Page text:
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Presmarita v. Metro-North Commuter Railroad Co.

United States District Court, S.D. New York

December 21, 2017

TIMOTHY PRESMARITA, Plaintiff,
v.
METRO-NORTH COMMUTER RAILROAD COMPANY, Defendant.

          OPINION & ORDER

          KATHERINE B. FORREST, DISTRICT JUDGE

         On February 14, 2017, plaintiff Timothy Presmarita filed suit against Metro-North Commuter Railroad Company (“Metro-North”) seeking damages and injunctive relief after he was injured trying to disembark from a train at Grand Central Station. The core federal assertion is that Metro-North was required to provide him with a wheelchair at the point of disembarkation and to the street. He asserts that Metro-North's failure to do so violated his rights to equal access to a public accommodation under Title II of the Americans with Disabilities Act (“ADA”), 42 U.S.C. § 12131, et seq., and pursuant to Section 504 of the Rehabilitation Act of 1973 (the “Rehabilitation Act”), 29 U.S.C. 794. Additionally, he has asserted state law claims that mirror these but also broadly capture specific conduct by Metro-North pursuant to which plaintiff alleges Metro-North assumed a duty of care which it then breached.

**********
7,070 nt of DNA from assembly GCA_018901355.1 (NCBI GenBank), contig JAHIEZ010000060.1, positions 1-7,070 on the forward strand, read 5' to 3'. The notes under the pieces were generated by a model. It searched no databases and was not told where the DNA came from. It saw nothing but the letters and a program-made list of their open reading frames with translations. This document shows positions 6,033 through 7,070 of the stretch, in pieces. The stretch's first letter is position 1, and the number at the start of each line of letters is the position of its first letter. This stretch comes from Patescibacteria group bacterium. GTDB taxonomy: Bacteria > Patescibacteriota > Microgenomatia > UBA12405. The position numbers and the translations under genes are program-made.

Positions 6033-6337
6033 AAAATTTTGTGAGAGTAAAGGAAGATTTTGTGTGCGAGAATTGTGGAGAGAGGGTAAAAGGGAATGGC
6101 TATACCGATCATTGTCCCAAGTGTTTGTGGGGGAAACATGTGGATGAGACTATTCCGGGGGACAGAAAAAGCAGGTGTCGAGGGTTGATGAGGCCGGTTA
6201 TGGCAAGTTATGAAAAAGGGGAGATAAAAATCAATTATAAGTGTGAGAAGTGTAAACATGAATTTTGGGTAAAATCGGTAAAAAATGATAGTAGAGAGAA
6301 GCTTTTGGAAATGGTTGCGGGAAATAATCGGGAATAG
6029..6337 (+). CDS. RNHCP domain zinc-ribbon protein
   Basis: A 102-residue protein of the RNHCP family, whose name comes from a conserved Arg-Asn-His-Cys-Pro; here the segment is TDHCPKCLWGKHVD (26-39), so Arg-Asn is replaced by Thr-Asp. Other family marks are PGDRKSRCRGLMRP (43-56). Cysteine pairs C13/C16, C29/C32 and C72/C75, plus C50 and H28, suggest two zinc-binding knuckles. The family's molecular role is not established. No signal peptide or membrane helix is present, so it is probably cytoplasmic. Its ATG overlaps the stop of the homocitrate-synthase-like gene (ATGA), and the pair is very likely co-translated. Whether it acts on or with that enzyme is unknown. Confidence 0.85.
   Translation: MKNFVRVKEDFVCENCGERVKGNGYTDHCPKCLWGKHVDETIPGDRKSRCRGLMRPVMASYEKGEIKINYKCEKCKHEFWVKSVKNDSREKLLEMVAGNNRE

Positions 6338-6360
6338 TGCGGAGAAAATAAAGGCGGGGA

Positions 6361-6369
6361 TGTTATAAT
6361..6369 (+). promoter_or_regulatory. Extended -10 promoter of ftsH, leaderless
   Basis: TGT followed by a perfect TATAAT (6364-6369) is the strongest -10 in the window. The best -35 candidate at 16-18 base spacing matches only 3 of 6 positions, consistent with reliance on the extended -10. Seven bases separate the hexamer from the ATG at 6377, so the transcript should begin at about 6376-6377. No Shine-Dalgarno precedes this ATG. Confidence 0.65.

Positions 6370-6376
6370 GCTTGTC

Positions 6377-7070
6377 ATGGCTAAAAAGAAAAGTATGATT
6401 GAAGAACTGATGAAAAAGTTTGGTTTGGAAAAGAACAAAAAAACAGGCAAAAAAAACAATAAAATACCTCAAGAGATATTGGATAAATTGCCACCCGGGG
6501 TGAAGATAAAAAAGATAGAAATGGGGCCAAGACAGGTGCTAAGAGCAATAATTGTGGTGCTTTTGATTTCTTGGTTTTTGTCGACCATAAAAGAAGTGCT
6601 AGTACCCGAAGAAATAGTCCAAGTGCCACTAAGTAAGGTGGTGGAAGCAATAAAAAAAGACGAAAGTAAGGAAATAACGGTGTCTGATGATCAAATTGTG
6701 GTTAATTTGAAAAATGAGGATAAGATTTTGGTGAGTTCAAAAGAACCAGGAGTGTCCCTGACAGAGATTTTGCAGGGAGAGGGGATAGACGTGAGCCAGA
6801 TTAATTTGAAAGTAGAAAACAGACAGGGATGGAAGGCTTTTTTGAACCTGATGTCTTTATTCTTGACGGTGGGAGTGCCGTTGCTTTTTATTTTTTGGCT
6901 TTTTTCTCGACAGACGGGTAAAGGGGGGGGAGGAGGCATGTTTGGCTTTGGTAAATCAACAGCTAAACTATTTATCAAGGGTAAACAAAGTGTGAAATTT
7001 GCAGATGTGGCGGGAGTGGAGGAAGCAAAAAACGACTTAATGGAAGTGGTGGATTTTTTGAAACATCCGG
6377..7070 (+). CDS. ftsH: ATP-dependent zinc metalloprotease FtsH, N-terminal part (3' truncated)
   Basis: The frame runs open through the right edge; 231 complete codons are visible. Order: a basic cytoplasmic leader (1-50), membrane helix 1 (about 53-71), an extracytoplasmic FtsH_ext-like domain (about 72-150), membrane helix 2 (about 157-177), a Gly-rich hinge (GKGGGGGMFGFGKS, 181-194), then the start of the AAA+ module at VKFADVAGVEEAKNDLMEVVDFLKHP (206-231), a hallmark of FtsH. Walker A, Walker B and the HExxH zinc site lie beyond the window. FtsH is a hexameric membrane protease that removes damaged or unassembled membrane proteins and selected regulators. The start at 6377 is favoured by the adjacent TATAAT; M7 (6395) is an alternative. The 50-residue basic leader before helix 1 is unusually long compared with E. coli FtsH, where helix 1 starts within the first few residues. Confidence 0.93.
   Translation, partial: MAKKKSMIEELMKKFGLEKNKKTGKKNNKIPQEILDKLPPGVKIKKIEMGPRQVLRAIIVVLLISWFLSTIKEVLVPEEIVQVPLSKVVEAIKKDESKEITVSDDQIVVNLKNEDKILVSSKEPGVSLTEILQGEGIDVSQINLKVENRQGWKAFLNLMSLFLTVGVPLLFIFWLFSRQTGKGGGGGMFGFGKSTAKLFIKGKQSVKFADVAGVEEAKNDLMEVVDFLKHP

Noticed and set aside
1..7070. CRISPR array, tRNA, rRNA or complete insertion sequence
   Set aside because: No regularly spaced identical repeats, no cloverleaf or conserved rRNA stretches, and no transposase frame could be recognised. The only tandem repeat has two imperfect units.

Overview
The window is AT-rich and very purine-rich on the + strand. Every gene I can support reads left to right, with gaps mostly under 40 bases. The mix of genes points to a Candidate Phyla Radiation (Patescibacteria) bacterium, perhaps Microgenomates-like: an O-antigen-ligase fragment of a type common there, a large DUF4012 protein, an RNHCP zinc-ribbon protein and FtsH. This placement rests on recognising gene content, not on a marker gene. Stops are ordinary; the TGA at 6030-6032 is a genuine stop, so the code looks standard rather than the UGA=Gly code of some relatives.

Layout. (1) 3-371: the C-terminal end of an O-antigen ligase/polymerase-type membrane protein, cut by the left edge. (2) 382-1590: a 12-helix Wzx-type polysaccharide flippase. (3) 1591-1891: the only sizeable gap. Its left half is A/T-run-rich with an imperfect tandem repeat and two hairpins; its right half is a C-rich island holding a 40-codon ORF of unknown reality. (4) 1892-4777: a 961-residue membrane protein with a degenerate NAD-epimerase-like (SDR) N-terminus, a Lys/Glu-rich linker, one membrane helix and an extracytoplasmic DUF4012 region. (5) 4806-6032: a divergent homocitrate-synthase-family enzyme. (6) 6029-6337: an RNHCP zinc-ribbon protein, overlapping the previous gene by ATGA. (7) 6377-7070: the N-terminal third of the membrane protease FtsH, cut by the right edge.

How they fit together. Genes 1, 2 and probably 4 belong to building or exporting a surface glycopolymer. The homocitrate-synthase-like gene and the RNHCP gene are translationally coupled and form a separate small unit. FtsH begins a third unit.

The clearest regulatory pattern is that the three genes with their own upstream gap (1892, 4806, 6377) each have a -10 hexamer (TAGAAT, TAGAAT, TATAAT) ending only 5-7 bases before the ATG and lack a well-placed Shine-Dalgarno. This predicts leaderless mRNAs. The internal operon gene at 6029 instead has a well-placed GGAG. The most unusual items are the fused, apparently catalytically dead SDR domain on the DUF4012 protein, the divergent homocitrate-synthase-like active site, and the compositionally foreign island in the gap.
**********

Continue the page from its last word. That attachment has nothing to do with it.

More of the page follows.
On April 17, 2017, defendant filed a motion to dismiss, arguing that Metro-North had no obligation under the ADA and Rehabilitation Acts to provide plaintiff with a wheelchair, and that the Court should dismiss the remainder of the claims for lack of supplemental jurisdiction. (ECF No. 14.) On August 30, 2017, the Court noted that all previous argument had assumed that Metro-North was subject to Title II, Part A of the ADA, which applies to public entities broadly, when in fact it seemed that commuter railroads such as Metro-North were actually subject to Part B, which applies only to public entities providing public transportation; thus, it requested supplemental briefing. (ECF No. 19.) The parties submitted additional briefing at the end of September 2017-both sides agreed that Part B was the relevant law. (ECF Nos. 20, 21, 25, 26.)

         Because the Court finds that the relevant service at issue is point-to-point transportation on the rail line, and not transportation within a station to the street, the Court further finds that the ADA does not require Metro-North to provide its customers with wheelchairs, at the point of disembarkation and to the street. Accordingly, the Court GRANTS the motion to dismiss in its entirety.

         I. FACTUAL BACKGROUND

         The factual allegations discussed below are drawn from the complaint (ECF No. 1, Compl.) and assumed true for the purposes of this decision.

         Plaintiff is a resident of New York who was injured in an automobile accident in or about 2001, in which he broke his neck; he has had thirteen surgeries as a result of this accident. (Compl. ¶¶ 10-11.) Even after these surgeries, plaintiff has limited functionality in his cervical spine, right leg, and right arm, and thus requires a wheelchair to walk more than a few steps. (Id. ¶¶ 12-13.)